Those are some of the lessons learned to date. I've shied away from funerals and even visitations in the past; I've been lax about sending cards or calling. I didn't think it mattered when the person was not a relative or someone I knew well. It does matter, and I will do things differently in the future.

23 comments:

Connie said...

Beautiful post, Granny Sue. I'm taking heed of your words I, too, have been lax.

Blessings on you and yours,
Connie

Farm Girl said...

Thinking of you. What you have written today will help me be able to respond better to others. I also have been one to stay away, not knowing what to say or do to help.

Anonymous said...

I agree, it is much better to say how sorry you are and listen, hold, cry or whatever with them than to say or do nothing. I learned alot from Mom and Dad's passing and more from Jon's. I have learned to be more compassionate towards others during these times. Love you,tm

Granny Sue said...

The goodness in people's hearts is humbling. We just never get lessons in grief, except by experience, and that's not the best time to learn. So we try, fumble for words, seeking to do the right thing or terrified we'll take a wrong step, say the wrong thing. Our efforts are always appreciated; I've been guilty of doing nothing but now I understand differently how to do this. Living is a hard teacher but the only one we've got.

Anonymous said...

Sometimes, a person comes into your life, you know is so special and its taken away a lot earlier than you thought possible. God has a plan, and its never the way we thought it to be, but for some reason, it still impacts our lives without us ever knowing. You raised four beautiful sons, all were my nephews, and every one of them mean so much to me. You did an incredible job raising these young men. Pop always called them the four man wrecking crew, but they were inquisitive men that solved what was placed in front of them. From me? Sue thank you, as a parent you raised men that were never afraid to tackle anything. And they did! I will be forever here solving my own grief, but I will, and I have you to look up too. Stand tall Sue, and know you are loved more than most are saying.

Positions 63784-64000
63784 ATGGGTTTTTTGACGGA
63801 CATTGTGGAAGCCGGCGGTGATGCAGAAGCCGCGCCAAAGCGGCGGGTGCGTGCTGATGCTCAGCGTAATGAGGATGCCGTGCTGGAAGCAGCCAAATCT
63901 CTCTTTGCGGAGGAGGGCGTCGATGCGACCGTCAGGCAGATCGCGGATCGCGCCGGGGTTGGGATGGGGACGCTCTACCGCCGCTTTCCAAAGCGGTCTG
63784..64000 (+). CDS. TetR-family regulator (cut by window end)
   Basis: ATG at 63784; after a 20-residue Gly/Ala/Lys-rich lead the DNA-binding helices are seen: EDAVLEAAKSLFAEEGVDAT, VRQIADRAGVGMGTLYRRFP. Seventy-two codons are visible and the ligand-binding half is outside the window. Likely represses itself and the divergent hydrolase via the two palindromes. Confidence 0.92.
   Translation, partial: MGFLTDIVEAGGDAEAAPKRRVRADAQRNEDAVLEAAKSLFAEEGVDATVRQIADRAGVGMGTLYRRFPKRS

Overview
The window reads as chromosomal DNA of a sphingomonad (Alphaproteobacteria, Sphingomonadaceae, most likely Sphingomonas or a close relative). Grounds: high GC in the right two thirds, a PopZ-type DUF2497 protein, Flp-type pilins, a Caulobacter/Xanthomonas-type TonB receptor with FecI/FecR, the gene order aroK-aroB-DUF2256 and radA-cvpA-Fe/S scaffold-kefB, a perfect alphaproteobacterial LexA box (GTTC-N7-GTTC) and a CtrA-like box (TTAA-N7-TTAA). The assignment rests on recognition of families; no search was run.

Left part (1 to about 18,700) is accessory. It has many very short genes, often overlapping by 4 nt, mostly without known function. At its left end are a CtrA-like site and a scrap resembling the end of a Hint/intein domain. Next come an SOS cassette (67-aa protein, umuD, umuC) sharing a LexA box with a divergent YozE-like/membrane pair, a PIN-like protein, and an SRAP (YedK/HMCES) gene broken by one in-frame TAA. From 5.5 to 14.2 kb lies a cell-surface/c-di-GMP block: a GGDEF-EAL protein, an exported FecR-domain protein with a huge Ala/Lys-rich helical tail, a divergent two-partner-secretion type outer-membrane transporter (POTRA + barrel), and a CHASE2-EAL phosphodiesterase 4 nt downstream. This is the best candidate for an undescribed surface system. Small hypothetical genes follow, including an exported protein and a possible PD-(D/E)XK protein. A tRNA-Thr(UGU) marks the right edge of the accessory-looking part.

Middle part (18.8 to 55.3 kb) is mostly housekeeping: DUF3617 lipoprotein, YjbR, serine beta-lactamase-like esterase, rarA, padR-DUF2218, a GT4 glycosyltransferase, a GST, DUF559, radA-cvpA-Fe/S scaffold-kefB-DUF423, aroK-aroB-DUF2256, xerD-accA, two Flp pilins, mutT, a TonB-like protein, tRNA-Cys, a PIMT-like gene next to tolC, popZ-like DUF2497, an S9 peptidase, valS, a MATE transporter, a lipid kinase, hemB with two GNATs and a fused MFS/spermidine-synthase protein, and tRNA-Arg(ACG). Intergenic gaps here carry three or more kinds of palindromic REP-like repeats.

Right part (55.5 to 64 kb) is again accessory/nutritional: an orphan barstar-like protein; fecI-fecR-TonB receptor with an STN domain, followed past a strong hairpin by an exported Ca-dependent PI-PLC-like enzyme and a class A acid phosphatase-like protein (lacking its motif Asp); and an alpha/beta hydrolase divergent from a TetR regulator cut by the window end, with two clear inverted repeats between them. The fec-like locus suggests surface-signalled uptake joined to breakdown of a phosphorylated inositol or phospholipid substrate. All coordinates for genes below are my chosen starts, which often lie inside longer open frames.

Neighbors might be respecting this loss more than you know. Its ok to ask. I love you sister, with all my heart. Thank you for raising the men you raised

Carol Connolly said...

Thank you, sue, for being so honest and wise. all of us have been blessed by knowing you and for knowing Jon through you. Blessings, my friend.

Country Whispers said...

Kindness does matter.
Most of us just want to curl up somewhere and hide (be alone) when things like this happen.
It's wonderful that people are there to support us and keep our lives going for us while we take the needed time to grieve.
That is what great family and friends are for!
Wishing sunnier days for you and your family!

Courtney Towne said...

Aunt Sue! You mentioned The Beggar King and the Secret of Happiness. That book was given to Maggie (maybe by you) and she gave it to me. After my brain tumor surgery, a friend was diagnosed with cancer, and I gave it to her. I have no idea where it is now, but it is probably helping someone!